There are two general ways to test for peer influence in an observed network. The first estimates the parameters (a and b) of the peer influence model directly, the second transforms the network into a dyadic model, predicting similarity among actors.

Peer influence model:

See Doreian, Patrick. “Maximum likelihood methods for linear models Spatial Effects and Spatial Disturbances Terms.” Sociological Methods and Research. 1982; 10243-269.

Gould, Roger V. Multiple Networks and mobilization in the Paris Commune, 1871. American Sociological Review. 1991; 56716-729. (applied example)

slide108
Modeling with Networks: Behaviors

The basic model says that people’s opinions are a function of the opinions of others and their characteristics.

WY = A simple vector which can be added to your model. That is, multiply Y by a W matrix, and run the regression with WY as a new variable, and the regression coefficient is an estimate of a.

This is what Doriean calls the QAD (“Quick and Dirty” estimate of peer influence, and is equivalent (under certain assumptions) to adding the mean of ego’s friends to the model.

slide109
Modeling with Networks: Behaviors

The problem with the above regression is that cases are, by definition, not independent. In fact, WY is also known as the ‘network autocorrelation’ coefficient, since a ‘peer influence’ effect is an autocorrelation effect -- your value is a function of the people you are connected to. In general, OLS is not the best way to estimate this equation. That is, QAD = Quick and Dirty, and your results will not be exact.

In practice, the QAD approach (perhaps combined with a GLS estimator) results in empirical estimates that are “virtually indistinguishable” from MLE (Doreian et al, 1984)

The proper way to estimate the peer equation is to use maximum likelihood estimates, and Doreian gives the formulas for this in his paper.

The other way is to use non-parametric approaches, such as the Quadratic Assignment Procedure, to estimate the effects.

slide110
Modeling with Networks: Behaviors

An empirical Example: Peer influence in the OSU Graduate Student Network.

Each person was asked to rank their satisfaction with the program, which is the dependent variable in this analysis.

I constructed two W matrices, one from HELP the other from Best Friend. I treat relations as symmetric and valued, such that:

I also include Race (white/Non-white, Gender and Cohort Year as exogenous variables in the model.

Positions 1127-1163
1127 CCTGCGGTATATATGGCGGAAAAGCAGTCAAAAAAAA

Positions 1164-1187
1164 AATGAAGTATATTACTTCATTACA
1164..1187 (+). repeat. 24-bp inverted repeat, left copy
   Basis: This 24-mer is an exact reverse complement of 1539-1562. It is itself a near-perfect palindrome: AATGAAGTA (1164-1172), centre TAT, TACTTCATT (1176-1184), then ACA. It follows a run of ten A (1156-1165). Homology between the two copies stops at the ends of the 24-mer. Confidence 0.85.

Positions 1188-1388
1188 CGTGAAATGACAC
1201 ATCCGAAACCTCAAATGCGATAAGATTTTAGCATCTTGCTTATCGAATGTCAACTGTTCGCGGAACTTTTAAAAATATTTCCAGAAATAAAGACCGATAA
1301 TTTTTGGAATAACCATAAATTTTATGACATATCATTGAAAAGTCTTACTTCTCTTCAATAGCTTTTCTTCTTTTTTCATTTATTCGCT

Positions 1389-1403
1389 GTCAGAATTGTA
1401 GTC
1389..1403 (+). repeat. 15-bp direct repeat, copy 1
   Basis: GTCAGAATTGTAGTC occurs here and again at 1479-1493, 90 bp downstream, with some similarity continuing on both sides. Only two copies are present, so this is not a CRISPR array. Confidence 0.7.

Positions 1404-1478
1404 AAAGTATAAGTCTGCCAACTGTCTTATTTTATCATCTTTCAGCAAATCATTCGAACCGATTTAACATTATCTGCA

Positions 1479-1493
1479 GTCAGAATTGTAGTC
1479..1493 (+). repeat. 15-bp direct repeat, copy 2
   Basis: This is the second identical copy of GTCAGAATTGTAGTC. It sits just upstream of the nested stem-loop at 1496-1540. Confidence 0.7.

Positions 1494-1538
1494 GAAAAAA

slide111
Modeling with Networks: Behaviors

An empirical Example: Peer influence in the OSU Graduate Student Network.

Distribution of Satisfaction with the department.

slide112
Modeling with Networks: Behaviors

Parameter Estimates

Parameter Standardized

Variable Estimate Pr > |t| Estimate

Intercept 2.60252 0.0931 0

FEMALE -1.07540 0.0142 -0.25455

NONWHITE -0.22087 0.5975 -0.05491

y00 0.93176 0.0798 0.21627

y99 -0.19375 0.7052 -0.04586

y98 -0.45912 0.4637 -0.08289

y97 0.60670 0.3060 0.11919

PEER_BF 0.23936 0.0002 0.42084

PEER_H 0.50668 0.0277 0.23321

Model R2 = .41, compared to .15 without the peer effects

slide113
Modeling with Networks: Behaviors

Dyad QAP models

Another way to get at peer influence is not through the level of Y, but through the extent to which actors are similar with respect to Y.

The model is now expressed at the dyad level as:

Where Y is a matrix of similarities, A is an adjacency matrix, and Xk is a matrix of similarities on attributes

slide114
Modeling with Networks: Behaviors

Dyad QAP models

NODE ADJMAT SAMERCE SAMESEX

1 0 1 1 1 0 0 0 0 0 0 1 0 0 1 0 0 0 1 0 0 1 1 0 0 1 1 0

2 1 0 1 0 0 0 1 0 0 1 0 0 0 1 0 0 0 1 0 0 0 0 1 1 0 0 1

3 1 1 0 0 1 0 1 0 0 0 0 0 1 0 1 1 1 0 1 0 0 1 0 0 1 1 0

4 1 0 0 0 1 0 0 0 0 0 0 1 0 0 1 1 1 0 1 0 1 0 0 0 1 1 0

5 0 0 1 1 0 1 0 1 0 1 1 0 0 0 0 0 0 1 0 1 0 0 0 1 0 0 1

6 0 0 0 0 1 0 0 1 1 0 0 1 1 0 0 1 1 0 0 1 0 0 1 0 0 0 1

7 0 1 1 0 0 0 0 0 0 0 0 1 1 0 1 0 1 0 1 0 1 1 0 0 0 1 0

8 0 0 0 0 1 1 0 0 1 0 0 1 1 0 1 1 0 0 1 0 1 1 0 0 1 0 0

9 0 0 0 0 0 1 0 1 0 1 1 0 0 1 0 0 0 0 0 1 0 0 1 1 0 0 0

slide115
Modeling with Networks: Behaviors

Dyad QAP models

Y

0.32

0.59

0.54

0.50

0.04

0.02

0.41

0.01

-0.17

Distance (Dij=abs(Yi-Yj)

.000 .277 .228 .181 .278 .298 .095 .307 .481

.277 .000 .049 .096 .555 .575 .182 .584 .758

.228 .049 .000 .047 .506 .526 .134 .535 .710

.181 .096 .047 .000 .459 .479 .087 .488 .663

.278 .555 .506 .459 .000 .020 .372 .029 .204

.298 .575 .526 .479 .020 .000 .392 .009 .184

.095 .182 .134 .087 .372 .392 .000 .401 .576

.307 .584 .535 .488 .029 .009 .401 .000 .175

.481 .758 .710 .663 .204 .184 .576 .175 .000

slide116
Modeling with Networks: Behaviors

Dyad QAP models

The REG Procedure

Model: MODEL1

Dependent Variable: SIM

Analysis of Variance

Sum of Mean

Source DF Squares Square F Value Pr > F

Model 4 0.90657 0.22664 9.29 <.0001

Error 31 0.75591 0.02438

Corrected Total 35 1.66248

Root MSE 0.15615 R-Square 0.5453

Dependent Mean 0.33161 Adj R-Sq 0.4866

Coeff Var 47.08929

Parameter Estimates

Parameter Standard

Variable DF Estimate Error t Value Pr > |t|

Intercept 1 0.51931 0.05116 10.15 <.0001

NOM 1 -0.17054 0.05963 -2.86 0.0075

SAMERCE 1 0.05387 0.05916 0.91 0.3696

SAMESEX 1 -0.06535 0.05365 -1.22 0.2324

NCOMFND 1 -0.16134 0.03862 -4.18 0.0002

slide117
Modeling with Networks: Behaviors

Dyad QAP models

Like the basic Peer influence model, cases in dyad models are not independent. However, the non-independence now comes from two sources: (1) the fact that the same person is represented in (n-1) dyads and (2) that i and j are linked through relations.

One of the best solutions to this problem is QAP: Quadratic Assignment Procedure. A non-parametric procedure for significance testing.